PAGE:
America has a penchant for unilaterally imposing economic
sanctions on other nations. It's a "ready, fire, aim" approach to
international policy that angers allies, harms US businesses, and
almost always inflicts pain on innocent people in the targeted
Congress has dabbled at reforming US sanctions policy, but it
should now take up the issue in earnest and redirect it on a more
rational and prudent course.
Sen. Richard Lugar, chairman of the Senate Agriculture Committee
and a senior member of the Foreign Relations panel, was exactly
when he said "unilateral sanctions have become, too often in the
post-cold-war era, a policy of first use, rather than a policy of
Economic sanctions are the deliberate, government-directed
withdrawal or threat of withdrawal of customary trade or financial
relations with a targeted country. They can take a number of forms,
including trade embargoes; restrictions on imports or exports;
of foreign loans and investments; or seizing control of foreign
assets or economic transactions.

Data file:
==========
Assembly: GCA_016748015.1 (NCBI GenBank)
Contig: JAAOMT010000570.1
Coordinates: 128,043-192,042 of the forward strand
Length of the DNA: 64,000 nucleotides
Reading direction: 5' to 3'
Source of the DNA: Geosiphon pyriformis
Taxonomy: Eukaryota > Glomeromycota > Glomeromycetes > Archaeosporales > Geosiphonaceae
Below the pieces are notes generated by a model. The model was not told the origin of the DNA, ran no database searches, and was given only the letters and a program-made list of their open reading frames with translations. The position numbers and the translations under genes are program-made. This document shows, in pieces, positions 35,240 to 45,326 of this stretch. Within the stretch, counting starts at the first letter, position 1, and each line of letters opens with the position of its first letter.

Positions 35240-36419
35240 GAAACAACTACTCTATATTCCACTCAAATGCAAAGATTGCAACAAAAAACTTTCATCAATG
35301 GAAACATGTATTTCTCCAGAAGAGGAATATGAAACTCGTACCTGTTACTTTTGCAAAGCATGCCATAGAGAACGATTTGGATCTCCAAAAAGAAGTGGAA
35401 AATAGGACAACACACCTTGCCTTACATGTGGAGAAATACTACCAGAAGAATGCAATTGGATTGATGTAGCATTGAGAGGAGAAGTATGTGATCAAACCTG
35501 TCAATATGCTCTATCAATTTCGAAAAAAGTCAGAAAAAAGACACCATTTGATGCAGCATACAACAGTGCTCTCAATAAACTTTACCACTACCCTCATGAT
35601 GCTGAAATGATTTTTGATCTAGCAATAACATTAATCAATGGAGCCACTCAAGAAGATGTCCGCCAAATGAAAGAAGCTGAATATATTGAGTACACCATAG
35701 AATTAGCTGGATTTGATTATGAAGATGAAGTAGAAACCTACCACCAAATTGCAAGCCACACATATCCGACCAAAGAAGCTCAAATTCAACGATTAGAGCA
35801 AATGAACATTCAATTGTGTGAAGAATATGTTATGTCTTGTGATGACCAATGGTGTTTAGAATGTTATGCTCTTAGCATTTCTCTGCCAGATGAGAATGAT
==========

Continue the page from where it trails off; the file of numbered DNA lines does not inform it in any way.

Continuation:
They can be used to punish a nation for policies the United States
doesn't like, or to warn a nation not to continue objectionable
policies, or even to encourage the removal of a regime.
In the continuum of international intervention that extends from
polite protest to full-scale war, economic sanctions fall in the
middle. More forceful and consequential than diplomatic
admonishments, they're obviously less harsh than sending in the
The US International Trade Commission has identified 142
provisions under 42 federal statutes that require or authorize the
to restrict international trade and finance. The ITC also reports
there are 27 state, county, and city laws that impose sanctions.
It concludes that by the end of 1998, 29 nations were then being
sanctioned by the US.
Another report - by the President's Export Council - found 73
nations were targets of some form of unilateral US economic
It uses a broader definition of sanction than does the
International Trade Commission and includes limits or prohibitions
US foreign aid.
While the debate sometimes degenerates into a disagreement over
the number of nations now punished by the US, virtually no one
disputes that the US is the world leader in imposing unilateral
economic sanctions, especially since the end of the cold war.
It now seems that whenever Congress is angry or frustrated at
another country - or even at the executive branch's handling of a
crisis involving another nation - it slaps on sanctions. …